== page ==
I don’t consider sex work a wrong to women because I think it affects my sexual value. I reject the idea that any woman should be given a sexual value at all. I consider prostitution a wrong because it places all women within an economic structure that prices them sexually: there is no comparable structure that women can place on men, because women have neither the capital nor the social power to do so. Gira Grant thinks that we must accept the legitimacy of sex work to make women safe; I think that as long as sex work is legitimised, men’s power over women is legitimised by extension, and women are made less safe.

Shared aims can and do coexist between these opposing positions, but to find them we have to be willing to look at the power that turns the cogs: the men who buy sex, and why they do it. Gira Grant displaces agency away from such men: “so long as there are women who are called whores, there will be women who believe it is next to death to be one or to be mistaken for one. And so long as that is, men will feel they can leave whores for dead with impunity.”

You might notice here that Gira Grant implies that women’s fears enable men’s violence, even though for women to be afraid of being mistaken for a whore, the male violence would logically have to come first. But Gira Grant cannot account for male violence around sex work, and the confusing call for “whore” to be adopted as a political identity with which Playing the Whore concludes is no answer to the abuses women suffer in a world where their bodies are a commercial commodity. Treating something as a game or a performance does not, after all, stop it from being viciously real to other people.

Riot Grrrl and inventing feminism


It’s 1994 and I’m in the car with my dad. I’m 12 or 13 and we’re listening to music, and it must be 1994 because the cassette we’re listening to is a power pop tracklist from Mojo magazine published in 1994. It’s a good C90, with well-timed peaks and lulls, and pleasing segues and contrasts. The Byrds (The World Turns All Around Her), Marshall Crenshaw (Cynical Girl), Big Star (September Gurls), Badfinger (Baby Blue). We listen to this tape a lot, and I know all the words.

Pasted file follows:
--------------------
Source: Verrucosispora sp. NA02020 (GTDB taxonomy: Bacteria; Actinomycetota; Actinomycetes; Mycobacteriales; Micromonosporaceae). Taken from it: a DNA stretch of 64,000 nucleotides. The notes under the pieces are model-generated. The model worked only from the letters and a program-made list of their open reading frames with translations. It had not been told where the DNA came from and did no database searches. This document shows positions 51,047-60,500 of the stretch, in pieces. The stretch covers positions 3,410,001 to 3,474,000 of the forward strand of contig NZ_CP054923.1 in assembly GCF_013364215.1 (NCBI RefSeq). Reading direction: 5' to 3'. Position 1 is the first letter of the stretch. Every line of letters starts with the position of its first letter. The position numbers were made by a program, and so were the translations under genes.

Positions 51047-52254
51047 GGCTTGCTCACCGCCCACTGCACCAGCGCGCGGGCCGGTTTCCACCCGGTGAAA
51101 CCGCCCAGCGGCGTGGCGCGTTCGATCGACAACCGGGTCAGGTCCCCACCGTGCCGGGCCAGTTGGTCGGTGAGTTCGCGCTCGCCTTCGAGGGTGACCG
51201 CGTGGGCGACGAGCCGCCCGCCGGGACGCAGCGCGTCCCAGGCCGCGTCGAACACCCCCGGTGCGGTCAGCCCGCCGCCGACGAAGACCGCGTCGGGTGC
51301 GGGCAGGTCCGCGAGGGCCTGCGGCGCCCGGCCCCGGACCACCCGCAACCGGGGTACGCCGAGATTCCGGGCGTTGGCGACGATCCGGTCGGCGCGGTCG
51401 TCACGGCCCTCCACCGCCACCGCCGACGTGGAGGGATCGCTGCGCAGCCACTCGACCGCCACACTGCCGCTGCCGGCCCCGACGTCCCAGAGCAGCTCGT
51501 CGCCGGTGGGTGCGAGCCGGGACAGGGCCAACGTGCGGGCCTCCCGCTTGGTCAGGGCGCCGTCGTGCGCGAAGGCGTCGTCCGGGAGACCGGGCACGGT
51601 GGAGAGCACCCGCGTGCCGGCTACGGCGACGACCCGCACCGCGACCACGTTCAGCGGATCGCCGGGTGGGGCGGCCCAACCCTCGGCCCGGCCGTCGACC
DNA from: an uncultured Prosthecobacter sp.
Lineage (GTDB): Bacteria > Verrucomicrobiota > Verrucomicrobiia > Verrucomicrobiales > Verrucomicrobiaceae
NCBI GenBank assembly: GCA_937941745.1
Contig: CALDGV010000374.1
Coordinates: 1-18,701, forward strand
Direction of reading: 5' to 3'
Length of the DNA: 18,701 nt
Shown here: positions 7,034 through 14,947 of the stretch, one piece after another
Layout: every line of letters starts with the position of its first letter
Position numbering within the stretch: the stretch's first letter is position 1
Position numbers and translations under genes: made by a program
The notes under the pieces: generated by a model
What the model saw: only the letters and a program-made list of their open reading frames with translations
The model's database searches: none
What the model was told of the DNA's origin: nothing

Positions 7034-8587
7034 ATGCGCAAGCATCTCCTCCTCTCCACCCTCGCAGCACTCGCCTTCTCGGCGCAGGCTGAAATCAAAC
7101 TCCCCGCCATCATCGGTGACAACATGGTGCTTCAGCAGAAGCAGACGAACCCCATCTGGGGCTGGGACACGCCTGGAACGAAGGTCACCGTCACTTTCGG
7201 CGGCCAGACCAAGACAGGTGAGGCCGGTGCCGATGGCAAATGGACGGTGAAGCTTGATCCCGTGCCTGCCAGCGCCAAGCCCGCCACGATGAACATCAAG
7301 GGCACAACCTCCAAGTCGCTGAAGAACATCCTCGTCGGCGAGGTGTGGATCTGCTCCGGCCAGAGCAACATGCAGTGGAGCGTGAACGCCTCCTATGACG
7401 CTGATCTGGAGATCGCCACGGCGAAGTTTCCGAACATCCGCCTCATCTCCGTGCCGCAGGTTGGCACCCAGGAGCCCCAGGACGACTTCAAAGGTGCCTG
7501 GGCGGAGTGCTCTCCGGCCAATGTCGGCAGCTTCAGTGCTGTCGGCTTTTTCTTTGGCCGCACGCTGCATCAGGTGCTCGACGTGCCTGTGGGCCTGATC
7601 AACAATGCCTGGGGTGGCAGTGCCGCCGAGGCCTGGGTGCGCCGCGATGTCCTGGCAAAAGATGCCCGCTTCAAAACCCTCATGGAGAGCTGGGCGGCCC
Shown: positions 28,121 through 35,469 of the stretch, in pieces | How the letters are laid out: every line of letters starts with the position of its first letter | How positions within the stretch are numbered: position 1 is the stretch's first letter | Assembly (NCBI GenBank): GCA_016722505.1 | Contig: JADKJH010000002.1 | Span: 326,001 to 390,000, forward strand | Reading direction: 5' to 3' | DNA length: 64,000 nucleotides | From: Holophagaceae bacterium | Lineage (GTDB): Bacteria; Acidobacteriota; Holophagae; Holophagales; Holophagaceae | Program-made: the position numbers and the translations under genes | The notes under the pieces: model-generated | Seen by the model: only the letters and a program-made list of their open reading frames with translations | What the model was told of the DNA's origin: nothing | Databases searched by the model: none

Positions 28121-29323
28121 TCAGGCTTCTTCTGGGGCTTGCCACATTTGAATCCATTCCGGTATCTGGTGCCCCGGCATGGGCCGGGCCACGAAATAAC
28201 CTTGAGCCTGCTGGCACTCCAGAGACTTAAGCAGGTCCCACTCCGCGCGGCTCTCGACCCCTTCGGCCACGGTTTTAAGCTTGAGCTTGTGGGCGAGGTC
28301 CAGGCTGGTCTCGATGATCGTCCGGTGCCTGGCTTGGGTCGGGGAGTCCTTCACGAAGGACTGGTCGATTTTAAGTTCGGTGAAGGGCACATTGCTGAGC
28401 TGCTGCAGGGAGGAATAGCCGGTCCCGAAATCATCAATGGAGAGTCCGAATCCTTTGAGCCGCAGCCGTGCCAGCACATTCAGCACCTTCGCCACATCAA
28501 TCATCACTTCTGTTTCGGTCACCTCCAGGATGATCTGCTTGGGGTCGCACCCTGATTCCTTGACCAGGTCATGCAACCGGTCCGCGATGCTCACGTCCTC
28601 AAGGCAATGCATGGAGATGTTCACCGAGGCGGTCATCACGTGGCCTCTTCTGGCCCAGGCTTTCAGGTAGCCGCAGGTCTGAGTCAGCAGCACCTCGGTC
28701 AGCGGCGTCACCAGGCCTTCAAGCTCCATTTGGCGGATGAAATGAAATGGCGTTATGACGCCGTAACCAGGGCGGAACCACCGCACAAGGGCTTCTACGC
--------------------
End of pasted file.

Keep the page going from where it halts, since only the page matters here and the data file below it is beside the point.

At some point on this journey, I turn to my dad and say: “The girls in these songs get a bit of a rough deal, don’t they dad? They’re either cold heartbreakers or unobtainable.”

“Hmmm,” says my dad. “That’s true.” And I chime out my wonky soprano version of The La’s There She Goes, enjoying the music and satisfied with today’s proof of my preciosity.

But I didn’t know anything. I wondered why the girls had been written like that, but I never questioned who was doing the writing. What I didn’t think to wonder was: why is all this music made by men?


In fact, the article my dad took the tracklisting from had made a gesture towards the gender issue. In the entry for the one female-fronted track (Fifty Years After the Fair by Aimee Mann), the author Will Birch writes: “It would be politically incorrect to include a girl for girl’s sake and, apart from The Bangles, it is hard to think of many young ladies who have entered this musical arena.”

Well, that’s that covered then. One woman gets through the door, and half of her entry is spent explaining why no more can come in. In retrospect, I think, Birch could have picked something by the scratchy, punky Go-Go’s. He should have had something by Kirsty MacColl – maybe the gorgeous, nothing-but-chorus They Don’t Know. It’s 1994, so Juliana Hatfield’s Hey Babe is only two years old, and that’s all close harmonies, big chords, catchiness and wist: the definition of power pop.